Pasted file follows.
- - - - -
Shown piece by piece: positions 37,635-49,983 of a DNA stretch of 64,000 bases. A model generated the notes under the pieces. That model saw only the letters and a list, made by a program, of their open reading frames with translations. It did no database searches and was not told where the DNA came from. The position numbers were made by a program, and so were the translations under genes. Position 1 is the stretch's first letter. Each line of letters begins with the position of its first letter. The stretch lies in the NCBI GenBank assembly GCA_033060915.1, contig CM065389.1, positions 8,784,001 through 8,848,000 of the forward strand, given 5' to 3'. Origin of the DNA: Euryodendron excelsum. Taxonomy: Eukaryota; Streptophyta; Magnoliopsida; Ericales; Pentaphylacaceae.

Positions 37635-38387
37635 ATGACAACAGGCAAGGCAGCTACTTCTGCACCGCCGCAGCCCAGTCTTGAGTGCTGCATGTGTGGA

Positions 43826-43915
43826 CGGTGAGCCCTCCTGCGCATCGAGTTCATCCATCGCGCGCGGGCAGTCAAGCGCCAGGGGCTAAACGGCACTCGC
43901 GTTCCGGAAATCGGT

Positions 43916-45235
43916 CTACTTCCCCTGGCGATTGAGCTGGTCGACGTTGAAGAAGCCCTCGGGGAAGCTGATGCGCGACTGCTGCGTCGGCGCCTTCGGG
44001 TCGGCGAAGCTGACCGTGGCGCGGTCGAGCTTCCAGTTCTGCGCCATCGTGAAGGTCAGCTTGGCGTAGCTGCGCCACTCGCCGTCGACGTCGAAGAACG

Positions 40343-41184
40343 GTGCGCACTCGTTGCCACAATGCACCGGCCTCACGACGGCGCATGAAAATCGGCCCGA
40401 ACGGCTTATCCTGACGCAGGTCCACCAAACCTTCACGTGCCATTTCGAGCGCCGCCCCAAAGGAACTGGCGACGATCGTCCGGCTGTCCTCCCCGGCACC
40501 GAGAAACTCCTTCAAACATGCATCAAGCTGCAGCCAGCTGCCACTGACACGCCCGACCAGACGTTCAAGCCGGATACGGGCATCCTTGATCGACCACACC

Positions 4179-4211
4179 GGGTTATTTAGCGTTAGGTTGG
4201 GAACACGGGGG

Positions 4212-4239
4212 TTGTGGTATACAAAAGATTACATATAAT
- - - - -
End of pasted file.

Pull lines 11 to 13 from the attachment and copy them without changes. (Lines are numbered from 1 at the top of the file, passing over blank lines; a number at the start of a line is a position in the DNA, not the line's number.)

40343 GTGCGCACTCGTTGCCACAATGCACCGGCCTCACGACGGCGCATGAAAATCGGCCCGA
40401 ACGGCTTATCCTGACGCAGGTCCACCAAACCTTCACGTGCCATTTCGAGCGCCGCCCCAAAGGAACTGGCGACGATCGTCCGGCTGTCCTCCCCGGCACC
40501 GAGAAACTCCTTCAAACATGCATCAAGCTGCAGCCAGCTGCCACTGACACGCCCGACCAGACGTTCAAGCCGGATACGGGCATCCTTGATCGACCACACC